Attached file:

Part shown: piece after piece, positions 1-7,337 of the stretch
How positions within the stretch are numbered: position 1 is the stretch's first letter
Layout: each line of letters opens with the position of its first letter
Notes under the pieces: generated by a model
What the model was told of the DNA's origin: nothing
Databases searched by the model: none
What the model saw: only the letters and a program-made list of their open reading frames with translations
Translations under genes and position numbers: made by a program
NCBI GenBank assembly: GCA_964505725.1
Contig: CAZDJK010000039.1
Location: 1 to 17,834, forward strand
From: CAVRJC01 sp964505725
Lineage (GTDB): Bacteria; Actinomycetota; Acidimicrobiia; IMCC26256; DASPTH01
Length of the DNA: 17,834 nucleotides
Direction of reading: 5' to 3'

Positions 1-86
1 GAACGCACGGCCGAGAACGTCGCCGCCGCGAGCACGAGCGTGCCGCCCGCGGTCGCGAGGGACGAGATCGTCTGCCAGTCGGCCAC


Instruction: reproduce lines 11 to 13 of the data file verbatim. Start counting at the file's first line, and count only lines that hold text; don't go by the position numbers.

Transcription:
Location: 1 to 17,834, forward strand
From: CAVRJC01 sp964505725
Lineage (GTDB): Bacteria; Actinomycetota; Acidimicrobiia; IMCC26256; DASPTH01